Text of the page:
Support came primarily from hunters and fisherman, although they do have financial
support from general revenues, [but] still it got much of its support from hunting and
fishing licenses. [The commission] saw its role as managing wildlife to the benefit of
hunters and fisherman. They traditionally did not monitor and protect the nongame
forms of wildlife.
They then specifically were told to do this by the legislative act that created the
nongame program. Along with that went a very necessary funding to do this. We
got the funding to do it. The program was well funded from the beginning. They
had both the legislative mandate and the money, [and] obviously the two were tied
together. [It] was very successful.
It always, of course, runs into the same problems that other agencies and the
Florida government has had with the recession. They have had their funds cut
back. The program is still viable, still working, and still [ongoing]. The [commission]
does everything it can do that can be done [under] the circumstances. I feel good
about that. I think the game and fish commission now points with pride to the
nongame program. Originally, it had to be sort of brow-beaten into accepting, [but]
now it points at it with pride.
C: It is nice to have something working for the environment. It has not worked all too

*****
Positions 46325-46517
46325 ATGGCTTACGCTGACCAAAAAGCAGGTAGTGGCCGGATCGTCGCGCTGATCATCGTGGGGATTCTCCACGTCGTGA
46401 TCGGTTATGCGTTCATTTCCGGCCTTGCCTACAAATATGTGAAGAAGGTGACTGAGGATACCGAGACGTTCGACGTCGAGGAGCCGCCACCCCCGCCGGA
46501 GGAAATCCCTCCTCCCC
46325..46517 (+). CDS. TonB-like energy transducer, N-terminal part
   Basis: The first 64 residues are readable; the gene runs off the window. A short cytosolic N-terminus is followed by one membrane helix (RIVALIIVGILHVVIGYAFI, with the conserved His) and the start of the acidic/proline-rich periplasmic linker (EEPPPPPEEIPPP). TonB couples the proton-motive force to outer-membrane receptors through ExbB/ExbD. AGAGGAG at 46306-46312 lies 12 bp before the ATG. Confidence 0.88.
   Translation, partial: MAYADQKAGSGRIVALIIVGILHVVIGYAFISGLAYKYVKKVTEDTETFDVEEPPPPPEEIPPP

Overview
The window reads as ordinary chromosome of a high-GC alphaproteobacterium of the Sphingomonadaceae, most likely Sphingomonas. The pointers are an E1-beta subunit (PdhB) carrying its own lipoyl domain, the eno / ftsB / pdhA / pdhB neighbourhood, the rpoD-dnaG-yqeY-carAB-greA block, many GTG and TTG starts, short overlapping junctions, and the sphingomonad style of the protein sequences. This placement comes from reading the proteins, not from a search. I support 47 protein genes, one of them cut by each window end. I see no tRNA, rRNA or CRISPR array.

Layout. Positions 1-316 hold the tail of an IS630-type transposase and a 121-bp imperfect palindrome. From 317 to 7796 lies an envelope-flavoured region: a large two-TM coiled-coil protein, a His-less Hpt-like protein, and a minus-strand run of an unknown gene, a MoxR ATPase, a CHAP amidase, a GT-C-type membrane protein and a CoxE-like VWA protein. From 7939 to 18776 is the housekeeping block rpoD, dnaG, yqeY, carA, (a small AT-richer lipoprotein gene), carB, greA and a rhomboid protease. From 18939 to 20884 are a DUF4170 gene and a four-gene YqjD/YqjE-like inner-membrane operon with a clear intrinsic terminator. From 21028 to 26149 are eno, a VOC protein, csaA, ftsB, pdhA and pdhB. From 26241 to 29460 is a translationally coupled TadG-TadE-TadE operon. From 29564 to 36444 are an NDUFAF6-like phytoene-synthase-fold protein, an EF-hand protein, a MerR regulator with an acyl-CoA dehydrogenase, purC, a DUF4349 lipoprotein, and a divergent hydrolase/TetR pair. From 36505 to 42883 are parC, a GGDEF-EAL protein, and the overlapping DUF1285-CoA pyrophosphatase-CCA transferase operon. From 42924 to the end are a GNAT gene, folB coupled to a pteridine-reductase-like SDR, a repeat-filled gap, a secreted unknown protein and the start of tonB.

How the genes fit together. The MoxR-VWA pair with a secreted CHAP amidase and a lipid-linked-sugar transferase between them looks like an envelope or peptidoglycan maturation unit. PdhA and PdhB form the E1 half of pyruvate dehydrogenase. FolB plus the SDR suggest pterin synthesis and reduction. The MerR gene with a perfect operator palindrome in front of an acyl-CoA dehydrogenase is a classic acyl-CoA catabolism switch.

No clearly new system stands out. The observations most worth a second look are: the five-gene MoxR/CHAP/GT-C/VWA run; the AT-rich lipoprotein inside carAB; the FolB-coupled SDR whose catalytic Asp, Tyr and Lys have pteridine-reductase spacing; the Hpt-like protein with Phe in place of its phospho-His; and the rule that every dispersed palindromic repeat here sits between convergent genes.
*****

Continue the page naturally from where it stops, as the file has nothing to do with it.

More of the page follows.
K: Susan really deserves the main credit for this. It was her idea, her bill, and her
lobbying. She eventually became the leader of the nongame section in the game
and fish commission. She actually was head of the nongame section for a while,
until she resigned because of family responsibilities. She actually became one of
the directors of the program. She was a University of Florida graduate. She was
active in the Alachua Audubon Society when she lived in Gainesville. She worked
for various state agencies, and eventually became the director of the program for
the Fish and Game Commission.
C: She has an odd last name?
K: She did not like her other name, so she just changed her name completely. She
C: That is neat.
K: She is married to an environmental lawyer in Tallahassee now, Bram Canter, who
also is a very strong backer of environmental programs in Florida. He has been a
great help. He has done a lot of pro bono work for Florida Defenders of the
Environment. Bram and Sue married a few years ago. They both have been very
active in the program, and very vital to the program.
C: If there is nothing else you would like to say about the environment, we will close.
My main questions centered on the Rodman Dam.
K: That is what I have been mostly involved in. In local problems, I have been involved
with Paynes Prairie issues over the years, and getting [the state to buy] Paynes